Welcome to Emilie's Fundraising for Chicago Marathon 2019 October 13, 2019

My Story:

In June of 2017, the day after my 25th birthday, Nana died of pulmonary fibrosis.  I not only lost a grandmother, but a best friend.  Over the years, Nana and I developed a friendship as deep as you can get with a grandmother and granddaughter.  Our friendship consisted of lots of laughter, smiles and good memories - whether it be eating Nana's "secret stash" of chocolate late at night and laughing when my mom caught us or being the first one I wanted to call when I came home after 4 months of being in Ireland.  

When pulmonary fibrosis took Nana's life I decided that my next big race would be the Chicago Marathon in her honor.  Throughout my years of cross country and running larger races later on, Nana would call me after each race to hear how it went.  She always wanted to hear all the details about the race and how I felt.  Even though she was never able to make a race in person, she was my biggest supporter.   I remember talking to her about running years before she passed away, and she said "Emilie, you love running so much, you are going to run a marathon one day."  I remember thinking "Yea that will never happen" But she continued to believe it would happen.  So obvisously running my first marathon in honor of Nana just makes sense.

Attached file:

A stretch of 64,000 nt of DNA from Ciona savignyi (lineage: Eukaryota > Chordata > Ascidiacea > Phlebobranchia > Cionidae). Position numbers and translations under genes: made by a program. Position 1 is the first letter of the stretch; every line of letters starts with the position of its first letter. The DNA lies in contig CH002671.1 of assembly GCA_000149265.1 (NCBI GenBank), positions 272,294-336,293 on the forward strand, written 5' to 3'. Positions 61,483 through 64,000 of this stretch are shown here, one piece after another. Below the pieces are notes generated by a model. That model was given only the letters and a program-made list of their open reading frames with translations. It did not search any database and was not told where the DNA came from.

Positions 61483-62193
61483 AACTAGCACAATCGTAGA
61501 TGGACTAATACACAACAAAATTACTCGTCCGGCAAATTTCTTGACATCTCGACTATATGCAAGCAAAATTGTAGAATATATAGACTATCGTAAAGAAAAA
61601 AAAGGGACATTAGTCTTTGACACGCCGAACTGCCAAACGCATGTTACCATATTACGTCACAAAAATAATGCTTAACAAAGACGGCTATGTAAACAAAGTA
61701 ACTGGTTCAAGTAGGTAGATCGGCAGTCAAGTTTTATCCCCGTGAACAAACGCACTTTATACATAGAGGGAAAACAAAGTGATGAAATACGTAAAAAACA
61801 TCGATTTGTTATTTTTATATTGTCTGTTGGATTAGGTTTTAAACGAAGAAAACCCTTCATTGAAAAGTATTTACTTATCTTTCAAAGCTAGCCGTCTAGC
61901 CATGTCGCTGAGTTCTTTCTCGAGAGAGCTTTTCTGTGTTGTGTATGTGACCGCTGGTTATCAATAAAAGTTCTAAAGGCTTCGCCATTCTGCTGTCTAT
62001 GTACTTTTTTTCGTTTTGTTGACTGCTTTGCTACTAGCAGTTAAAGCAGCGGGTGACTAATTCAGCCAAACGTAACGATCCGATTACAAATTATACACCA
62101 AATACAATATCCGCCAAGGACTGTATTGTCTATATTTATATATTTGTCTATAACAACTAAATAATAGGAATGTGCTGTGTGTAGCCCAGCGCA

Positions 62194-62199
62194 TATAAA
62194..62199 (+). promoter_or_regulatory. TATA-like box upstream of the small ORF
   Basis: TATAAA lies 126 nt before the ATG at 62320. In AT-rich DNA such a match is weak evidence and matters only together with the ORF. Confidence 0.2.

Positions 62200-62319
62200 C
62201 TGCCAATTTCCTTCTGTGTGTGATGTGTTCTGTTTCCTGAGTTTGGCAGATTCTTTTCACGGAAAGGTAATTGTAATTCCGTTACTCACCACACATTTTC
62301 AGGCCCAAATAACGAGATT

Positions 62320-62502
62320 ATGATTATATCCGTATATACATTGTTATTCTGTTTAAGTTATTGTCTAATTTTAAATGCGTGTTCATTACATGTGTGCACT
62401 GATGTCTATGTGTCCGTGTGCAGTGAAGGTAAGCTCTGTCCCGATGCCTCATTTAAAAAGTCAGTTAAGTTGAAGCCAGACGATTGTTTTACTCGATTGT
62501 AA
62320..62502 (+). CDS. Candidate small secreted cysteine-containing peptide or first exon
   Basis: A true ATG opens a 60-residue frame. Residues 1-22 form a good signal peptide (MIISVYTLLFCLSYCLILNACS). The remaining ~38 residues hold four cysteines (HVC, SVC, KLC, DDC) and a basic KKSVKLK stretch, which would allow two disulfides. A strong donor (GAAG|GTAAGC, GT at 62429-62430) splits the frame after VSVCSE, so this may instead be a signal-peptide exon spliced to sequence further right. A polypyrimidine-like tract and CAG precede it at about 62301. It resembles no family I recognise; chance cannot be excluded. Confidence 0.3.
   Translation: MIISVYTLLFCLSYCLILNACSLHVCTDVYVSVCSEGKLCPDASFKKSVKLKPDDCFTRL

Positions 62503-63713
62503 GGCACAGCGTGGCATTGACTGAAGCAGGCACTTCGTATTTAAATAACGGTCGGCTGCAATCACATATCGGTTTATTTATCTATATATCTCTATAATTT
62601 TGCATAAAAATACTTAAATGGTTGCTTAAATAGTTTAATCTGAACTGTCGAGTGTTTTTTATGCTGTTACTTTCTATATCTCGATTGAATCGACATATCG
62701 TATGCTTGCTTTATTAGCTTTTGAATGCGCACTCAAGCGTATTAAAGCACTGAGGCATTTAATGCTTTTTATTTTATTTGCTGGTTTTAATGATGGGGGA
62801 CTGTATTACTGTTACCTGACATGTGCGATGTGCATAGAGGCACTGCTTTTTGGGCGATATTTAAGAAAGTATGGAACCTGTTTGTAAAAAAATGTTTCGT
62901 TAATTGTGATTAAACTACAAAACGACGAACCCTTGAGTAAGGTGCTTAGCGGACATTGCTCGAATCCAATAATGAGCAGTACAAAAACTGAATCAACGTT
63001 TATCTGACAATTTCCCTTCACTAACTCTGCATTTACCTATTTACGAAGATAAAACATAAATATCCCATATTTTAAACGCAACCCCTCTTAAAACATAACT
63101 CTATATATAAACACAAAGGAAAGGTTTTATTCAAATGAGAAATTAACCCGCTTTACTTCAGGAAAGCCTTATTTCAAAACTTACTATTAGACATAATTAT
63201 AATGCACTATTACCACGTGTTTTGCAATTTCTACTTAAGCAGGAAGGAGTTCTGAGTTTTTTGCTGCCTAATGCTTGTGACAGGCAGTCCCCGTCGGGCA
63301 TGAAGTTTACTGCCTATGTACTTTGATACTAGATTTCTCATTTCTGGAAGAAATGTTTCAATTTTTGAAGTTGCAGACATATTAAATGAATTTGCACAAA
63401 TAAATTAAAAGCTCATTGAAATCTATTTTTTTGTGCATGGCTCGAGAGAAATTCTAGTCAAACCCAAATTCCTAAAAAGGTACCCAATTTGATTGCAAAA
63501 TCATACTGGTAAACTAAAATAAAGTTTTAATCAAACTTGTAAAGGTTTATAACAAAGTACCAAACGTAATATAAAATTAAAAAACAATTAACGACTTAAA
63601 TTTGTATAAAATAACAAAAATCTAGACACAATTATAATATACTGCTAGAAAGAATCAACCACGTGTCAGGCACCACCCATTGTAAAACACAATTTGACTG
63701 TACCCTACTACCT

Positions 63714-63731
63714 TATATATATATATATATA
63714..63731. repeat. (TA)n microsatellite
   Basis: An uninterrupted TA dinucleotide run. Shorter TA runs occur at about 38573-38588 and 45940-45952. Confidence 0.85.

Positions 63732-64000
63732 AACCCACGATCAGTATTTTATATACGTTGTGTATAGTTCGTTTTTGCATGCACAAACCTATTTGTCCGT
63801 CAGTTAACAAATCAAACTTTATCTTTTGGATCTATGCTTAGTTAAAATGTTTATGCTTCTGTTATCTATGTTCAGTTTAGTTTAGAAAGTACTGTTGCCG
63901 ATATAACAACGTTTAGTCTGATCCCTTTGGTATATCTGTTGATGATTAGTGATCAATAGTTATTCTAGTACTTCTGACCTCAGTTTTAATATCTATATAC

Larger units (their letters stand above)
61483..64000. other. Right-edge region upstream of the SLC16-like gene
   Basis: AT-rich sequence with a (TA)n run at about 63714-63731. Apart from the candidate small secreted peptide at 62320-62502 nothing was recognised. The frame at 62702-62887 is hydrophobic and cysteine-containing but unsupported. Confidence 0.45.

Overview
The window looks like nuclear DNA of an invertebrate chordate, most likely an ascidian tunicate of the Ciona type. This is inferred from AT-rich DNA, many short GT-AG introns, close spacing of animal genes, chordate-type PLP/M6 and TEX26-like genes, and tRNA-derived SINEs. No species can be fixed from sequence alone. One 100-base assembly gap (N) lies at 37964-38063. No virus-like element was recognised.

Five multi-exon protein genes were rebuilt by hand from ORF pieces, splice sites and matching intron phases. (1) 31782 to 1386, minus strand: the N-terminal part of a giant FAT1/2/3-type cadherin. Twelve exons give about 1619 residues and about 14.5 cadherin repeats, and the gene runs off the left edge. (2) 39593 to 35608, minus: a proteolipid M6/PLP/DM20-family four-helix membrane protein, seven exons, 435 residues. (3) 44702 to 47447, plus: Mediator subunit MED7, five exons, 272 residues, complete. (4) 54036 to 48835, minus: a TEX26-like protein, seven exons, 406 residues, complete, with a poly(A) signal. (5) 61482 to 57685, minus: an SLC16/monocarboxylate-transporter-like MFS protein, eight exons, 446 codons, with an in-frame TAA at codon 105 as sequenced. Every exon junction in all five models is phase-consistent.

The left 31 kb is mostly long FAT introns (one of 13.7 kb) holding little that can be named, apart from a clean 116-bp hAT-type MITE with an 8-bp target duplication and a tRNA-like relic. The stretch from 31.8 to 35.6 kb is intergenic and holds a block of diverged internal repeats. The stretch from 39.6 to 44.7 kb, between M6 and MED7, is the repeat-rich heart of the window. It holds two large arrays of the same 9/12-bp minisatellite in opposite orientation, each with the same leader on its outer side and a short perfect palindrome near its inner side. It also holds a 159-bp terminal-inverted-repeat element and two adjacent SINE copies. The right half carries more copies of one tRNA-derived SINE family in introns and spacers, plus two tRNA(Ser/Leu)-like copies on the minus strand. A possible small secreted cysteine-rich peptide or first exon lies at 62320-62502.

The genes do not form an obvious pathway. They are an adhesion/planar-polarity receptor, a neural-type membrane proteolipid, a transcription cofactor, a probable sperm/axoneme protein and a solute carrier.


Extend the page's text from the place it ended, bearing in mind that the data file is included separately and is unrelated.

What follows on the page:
My fundraising goal is $1,500 because Nana's birthday is June 15.  We shared a birthday month which always made it super fun and special because we would be able to celebrate together.  By setting my goal to her birthdate is a perfect way to celebrate her life instead of mourn her death. 
I really look forward to the experience of running my first marathon and am really excited to be running for the Pulmonary Fibrosis Foundation.  I know Nana will be with me every step of the way!

Thank you for support while I run my first marathon and donation to the Pulmonary Fibrosis Foundation!  

About Pulmonary Fibrosis

Pulmonary fibrosis (PF) is a condition that causes lung tissue to become thickened, stiff, and scarred. The lungs eventually lose their ability to transfer oxygen into the bloodstream, making everyday activities such as breathing and walking extremely difficult. It is a progressive disease, which means it tends to worsen over time. Every individual diagnosed with pulmonary fibrosis has a unique experience with the disease and there is no “standard” or expected clinical course.

With no known cure,  the disease is often fatal within three to five years of diagnosis. In the  United States, PF affects more than 200,000 people. 

Because of the work of the Pulmonary Fibrosis Foundation (PFF), there is hope for those living with PF. Your donation helps fund crucial research, increase awareness, and sustain vital programs that help people with PF and their families live better lives. 

I imagine a world without pulmonary fibrosis. Thank you for helping me lead the way!





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My Supporters

  • Collin Heffernan Good luck Emily! From Collin and Mary 3 days ago
  • June Bogushefsky Good luck! August 2019
  • Thomas McKula Do well! I love you!! August 2019
  • Anonymous August 2019
  • Grandma and Grandpa Carson August 2019
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